Jacob’s Dream, 4c

 Jacob, at the front of the store, experienced the world in reality, the supernatural breaking into material world time and space. Such is the nature of reality, though, many times, we fail to see it. I would say that Jacob did not completely understand the supernatural aspect of his life in many profoundly functional ways, at least not in the fullness of such reality being realized in his consciousness. Though, he suspected, the dream had such a function, or indicated such things, and he believed, firmly, in the supernatural nature of material living. However, life often seemed to him (as to us) to be comprised of a single, discernible layer – stuff and things, tangible and visible. Yet this one day, in Jacob’s world, pointed in a single direction, to a profound intertwining of material and spiritual. Yes, such always existed, but Jacob felt it, unchangeably, after this day. It was a small thing, relatively, but it had a heaven-opening type of effect and Jacob felt like the entire veneer of materialistic reality had been laid bare and shown to be what it actually was.

            Of course, I haven’t yet told you what this thing was, and I have (not) done so purposefully. Because you might not see the import of it. You might think, after I describe the scene, that I have exaggerated my case, and that the entirety of such reality exists within the closed system of atoms bouncing erratically. I am trying, however, unashamedly, to convince you of another world. I want you to see that Jacob’s world, which is a portrait of our own, is a realm where atoms do bounce and wind blows, but none without a divine directive.

            So, I hesitate to tell the scene.

            But here it goes.

            After Scott had asked him semi-frantically to come out, Jacob walked out from the stock room, seeing a crowd gathered in a forming circle, outside of the plate glass window at the store’s front. The store’s door was being held open by some the employees, Scott included, who had moved through it toward the scene outside. Jacob pushed through the crowd and saw the scene:

            A worn-in Japanese import sedan rolled up over the curb at an awkward angle, scattered junk everywhere, a grocery cart, and—yes—Jimmy, knocked over unconscious (or maybe dead) on the sidewalk.

            A youngish, nerdy looking guy with glasses and a very pathetic beard, was standing over Jimmy’s body, along with the growing crowd. “I don’t know what happened,” he kept saying.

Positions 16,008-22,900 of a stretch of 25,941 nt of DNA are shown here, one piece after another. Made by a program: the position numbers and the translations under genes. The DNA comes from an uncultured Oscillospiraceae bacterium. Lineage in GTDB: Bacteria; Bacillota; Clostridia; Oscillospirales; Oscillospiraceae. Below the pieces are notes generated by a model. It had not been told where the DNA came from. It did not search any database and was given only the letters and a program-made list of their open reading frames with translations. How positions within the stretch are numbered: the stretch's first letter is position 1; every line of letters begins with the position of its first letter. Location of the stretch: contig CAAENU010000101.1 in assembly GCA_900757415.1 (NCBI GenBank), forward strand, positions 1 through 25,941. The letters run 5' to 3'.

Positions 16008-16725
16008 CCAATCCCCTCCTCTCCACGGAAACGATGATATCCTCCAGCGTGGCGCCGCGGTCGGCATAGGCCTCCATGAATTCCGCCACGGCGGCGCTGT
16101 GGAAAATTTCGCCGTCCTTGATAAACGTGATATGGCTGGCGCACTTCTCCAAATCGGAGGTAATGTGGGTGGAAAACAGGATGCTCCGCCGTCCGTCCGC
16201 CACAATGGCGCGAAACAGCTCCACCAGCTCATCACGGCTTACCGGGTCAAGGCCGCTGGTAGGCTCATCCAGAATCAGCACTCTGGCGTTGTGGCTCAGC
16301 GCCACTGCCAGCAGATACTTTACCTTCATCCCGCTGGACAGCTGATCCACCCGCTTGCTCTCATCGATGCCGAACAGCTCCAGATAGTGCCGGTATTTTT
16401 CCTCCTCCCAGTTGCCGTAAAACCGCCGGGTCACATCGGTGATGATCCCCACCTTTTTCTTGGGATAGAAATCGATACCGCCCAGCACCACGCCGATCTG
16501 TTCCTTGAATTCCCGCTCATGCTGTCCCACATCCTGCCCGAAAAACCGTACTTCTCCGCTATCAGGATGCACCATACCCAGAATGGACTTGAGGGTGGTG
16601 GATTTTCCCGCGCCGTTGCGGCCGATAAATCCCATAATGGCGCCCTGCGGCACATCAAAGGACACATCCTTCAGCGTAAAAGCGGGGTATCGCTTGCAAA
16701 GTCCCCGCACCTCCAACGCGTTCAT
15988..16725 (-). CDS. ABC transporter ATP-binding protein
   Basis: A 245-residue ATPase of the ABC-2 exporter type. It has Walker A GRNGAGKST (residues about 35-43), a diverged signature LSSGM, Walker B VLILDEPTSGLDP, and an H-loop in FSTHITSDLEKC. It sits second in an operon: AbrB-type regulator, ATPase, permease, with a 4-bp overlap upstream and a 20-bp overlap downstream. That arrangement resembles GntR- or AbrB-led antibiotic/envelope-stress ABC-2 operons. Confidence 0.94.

The scene apparently had paralyzed everyone in the crowd, because all simply were standing over Jimmy’s body, none with any perceptible movement of helping him.

Jacob moved quickly toward Jimmy, kneeling down over him, trying to ascertain any signs of life or movement. He pushed his index and middle fingers into Jimmy’s neck, feeling nothing in any way of a pulse.

            “Has anyone called 911?” he called out, looking up from Jimmy and around at the gawkers. A few affirmative responses came from the mass.

            “Jimmy!” Jacob said, loudly into the immobile man’s life-drained face. “Jimmy!”

            Jacob swore, under his breath, feeling a deep loss there, knelt over the body of a man who had probably died after threatening Jacob only minutes before. He knew he probably should not move the body, or anything, for fear of further injury (if Jimmy was, in fact, alive), assuming, also, that none of the onlookers were trained in any sort of medical response.

            In the haze of the moments, the paramedics and policemen arrived, attending to Jimmy. Policemen questioned the witnesses and the driver, who (obviously) had lost control of his car and careened onto the sidewalk, hitting Jimmy and his cart.

            “Did anyone see the victim before the incident – what he was doing, where he was?” one of the two officers asked into the crowd.

            One teenage girl, shaking and crying, said she had been a little way behind Jimmy, and saw the entire event.

            “He seemed really mad about something,” she said, having somewhat composed herself. “He was cussing and kept saying something about someone getting his or something. I was kind of creeped out, and then the car was…and—” the girl broke down crying again.

            Of course, Jacob knew why Jimmy had seemed mad, and it charged into his nerves with chilling certainty.

            “Officer,” one of the paramedics subtly called out to the other policeman, “Could you please come over here.”

            The urgency in his voice caught Jacob’s ear, though most everyone else seemed to miss it, being more caught up in the rest of the scene. He watched, the officer walking over and the paramedic pointing toward Jimmy’s beltline, under his oversized and grungy shirt.

            Jimmy, now, could clearly see the object of the paramedic’s alarm: because protruding from the waistline of Jimmy’s pants was, clearly and obviously, the handle of a gun. 

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About Danny Slavich

I am a Christian husband, father, pastor, and poet. I lead Pembroke Road Baptist Church a multi-cultural, multi-generational church in urban South Florida.
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